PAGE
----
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7 Creepy Reads to Pair with Your Favorite Hitchcock Flick

by  | April 29
Reading a book in the forest

On April 29, it will be forty years since the great horror director passed on, but his films have remained Notorious. In his honor, we’re pairing a handful of his memorable (and some of his slightly under-the-radar) flicks with thrillers, mysteries, and suspense novels we’re totally not scared to read alone.

The Tenant

The Tenant

by Katrine Engberg

Movie: Rope

If you’re a fan of Hitchcock’s technical one-shot wonder masterpiece, Rope, then The Tenant is the novel you need to pick up. When a young woman is found mysteriously dead in her apartment, two detectives hone in on her landlady as the lead suspect after the tenant appears as a character in her newest novel. An eccentric aesthete, the landlady’s social personality is similar to that of the murderers in Rope, who kill their classmate as an experiment in social superiority. As suspicions continue to rise against the landlady, the detectives still struggle to find something to directly tie her to the murder. The Tenant, like Rope, will keep you pulling at threads the whole way through.

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Truth Be Told

Truth Be Told

by Kathleen Barber

Movie: Marnie

One of the classics of Hitchcock’s oeuvre, Marnie is about a woman who hides her identity from her employers in order to steal money from them, but when she’s found out, instead of being turned over to the cops, the man who revealed her secret ends up blackmailing her into marriage. The plot only gets scarier, and sexier, from there. Similarly, Truth Be Told is a thriller about a woman who is running from her traumatic past, by cutting it off at the root and reinventing herself as someone totally new. When the lies unravel and her trauma is exposed on a megahit podcast, her marriage, family, and safety are all threatened. If you like main characters who are willing to do what it takes to survive at any cost, this is the book for you.

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The Memory Police

The Memory Police

by Yoko Ogawa

Movie: Vertigo

Vertigo is the best suited Hitchcock film for comparison with The Memory Police, a mind-bending, anti-authoritarian discourse on the nature of memory, art, and the lengths that people will go to in order to survive. As two people struggle with what is—and isn’t—real, who is telling the truth becomes less and less important. The most important thing is each other, and whether or not you can trust the other person, even if they are lying.

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The Coldest Warrior

The Coldest Warrior

by Paul Vidich

Movie: The Man Who Knew Too Much; Topaz

The Man Who Knew Too Much is an infamous 1934 Hitchcock film—not least because the director remade it again in 1956—about a Switzerland vacation disrupted by a political assassination and a family in danger as a result; and Topaz is a spy thriller set in France involving NATO and the KGB during the Cold War. The masterful espionage novel The Coldest Warrior seems reminiscent of both films. Based on accounts from former spies, it retraces the steps of a real-life former CIA agent who either jumped or fell from a hotel room in New York City in 1953 during the Cold War, and the full scope of the political superpower machinations is incredible. Uncovering the bad agents, as well as the risks that still exist decades after the last spy came through the city, The Coldest Warrior is a non-stop novel that will make you thankful for the comfort of your own couch.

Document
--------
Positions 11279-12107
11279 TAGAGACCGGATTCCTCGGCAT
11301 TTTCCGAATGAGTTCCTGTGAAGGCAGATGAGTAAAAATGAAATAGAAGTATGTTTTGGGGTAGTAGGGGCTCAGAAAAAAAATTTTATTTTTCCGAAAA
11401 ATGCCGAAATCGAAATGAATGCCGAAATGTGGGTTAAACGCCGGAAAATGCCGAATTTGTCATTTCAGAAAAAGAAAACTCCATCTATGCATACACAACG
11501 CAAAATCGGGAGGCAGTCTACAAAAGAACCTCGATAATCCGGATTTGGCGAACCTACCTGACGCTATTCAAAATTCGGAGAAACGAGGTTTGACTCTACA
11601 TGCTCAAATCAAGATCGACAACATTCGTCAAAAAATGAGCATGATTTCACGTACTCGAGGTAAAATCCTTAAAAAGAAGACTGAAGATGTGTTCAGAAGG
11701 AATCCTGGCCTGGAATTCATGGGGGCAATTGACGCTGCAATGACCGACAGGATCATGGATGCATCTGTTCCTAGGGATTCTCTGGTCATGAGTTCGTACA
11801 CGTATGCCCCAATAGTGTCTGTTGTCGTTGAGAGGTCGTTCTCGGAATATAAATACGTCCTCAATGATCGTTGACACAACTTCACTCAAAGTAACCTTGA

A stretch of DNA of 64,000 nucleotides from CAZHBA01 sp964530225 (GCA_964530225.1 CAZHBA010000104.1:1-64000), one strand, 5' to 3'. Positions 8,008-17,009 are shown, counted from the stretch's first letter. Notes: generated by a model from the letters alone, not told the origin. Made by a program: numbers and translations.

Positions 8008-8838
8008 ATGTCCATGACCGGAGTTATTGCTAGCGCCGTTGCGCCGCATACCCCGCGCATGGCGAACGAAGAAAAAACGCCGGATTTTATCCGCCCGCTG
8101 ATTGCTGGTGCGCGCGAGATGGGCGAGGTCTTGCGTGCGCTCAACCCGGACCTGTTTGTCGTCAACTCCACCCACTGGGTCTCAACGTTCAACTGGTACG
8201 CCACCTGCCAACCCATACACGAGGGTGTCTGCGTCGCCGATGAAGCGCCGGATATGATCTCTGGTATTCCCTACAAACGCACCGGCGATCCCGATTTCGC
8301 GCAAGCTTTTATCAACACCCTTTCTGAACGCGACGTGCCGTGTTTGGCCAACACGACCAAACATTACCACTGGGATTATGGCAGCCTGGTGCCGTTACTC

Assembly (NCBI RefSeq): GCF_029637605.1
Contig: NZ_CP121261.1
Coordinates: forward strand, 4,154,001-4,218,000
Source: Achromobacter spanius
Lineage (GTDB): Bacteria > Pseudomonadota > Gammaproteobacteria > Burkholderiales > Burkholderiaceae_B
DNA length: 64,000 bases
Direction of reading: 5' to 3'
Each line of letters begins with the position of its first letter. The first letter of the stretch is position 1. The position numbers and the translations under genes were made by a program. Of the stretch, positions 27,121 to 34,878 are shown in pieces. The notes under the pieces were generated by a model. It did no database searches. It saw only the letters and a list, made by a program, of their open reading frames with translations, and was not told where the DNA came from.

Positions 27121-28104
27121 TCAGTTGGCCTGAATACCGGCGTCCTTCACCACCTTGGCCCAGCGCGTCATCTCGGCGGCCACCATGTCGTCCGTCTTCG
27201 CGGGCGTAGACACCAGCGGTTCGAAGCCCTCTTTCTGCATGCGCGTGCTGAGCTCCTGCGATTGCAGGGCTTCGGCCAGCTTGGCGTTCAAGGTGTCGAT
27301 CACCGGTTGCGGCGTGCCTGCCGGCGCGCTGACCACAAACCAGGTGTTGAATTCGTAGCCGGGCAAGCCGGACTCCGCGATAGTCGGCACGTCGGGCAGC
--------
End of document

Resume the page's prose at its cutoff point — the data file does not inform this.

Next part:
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The Strangers We Know

The Strangers We Know

by Pip Drysdale

Movie: Rear Window

Rear Window is all about spying on your neighbors and believing what you see, whether or not you know the truth behind the blinds. The Strangers We Know follows a similar theme, but with an updated twist: What people put on their dating profiles isn’t always what you get. Full of twists and thrills, the book is just as much about peeking into your neighbors’ lives as it is about trusting yourself. In a bizarre tale of catfishing, one-upmanship, and struggling to trust your partner, The Strangers We Know is a worthy pairing with Rear Window.

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The Woman in the Dark

The Woman in the Dark

by Vanessa Savage

Movie: Dial M for Murder

Another thriller full of mysterious characters, The Woman in the Dark centers around a mother fighting to protect her family after they all move to a seaside house with a gruesome history. While the supposedly haunted house is creepy enough, what the woman begins to realize is that maybe it’s her own husband she should be afraid of. As the lies and confusions pile up, the mysteries around Murder House do as well, giving us a terrifying unraveling of a dangerous, unstable man. Dial M for Murder is replete with intrigue, misdirection, sex, and unreliable perspectives, all of which you’ll find in the pages of this novel too.

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Please See Us

Please See Us

by Caitlin Mullen

Movie: Family Plot

The final movie that Hitchcock ever made, Family Plot, is also the final pairing on this list. If you are intrigued by the odd couples of Family Plot, the strange, twisting mysteries, and the kind of person who might fake being a psychic, check out Please See Us. A supernatural thriller about missing women near the Atlantic City boardwalk, Please See Us is dramatic and intense, drawing on dark humor and grim circumstances to keep every reader on their toes.

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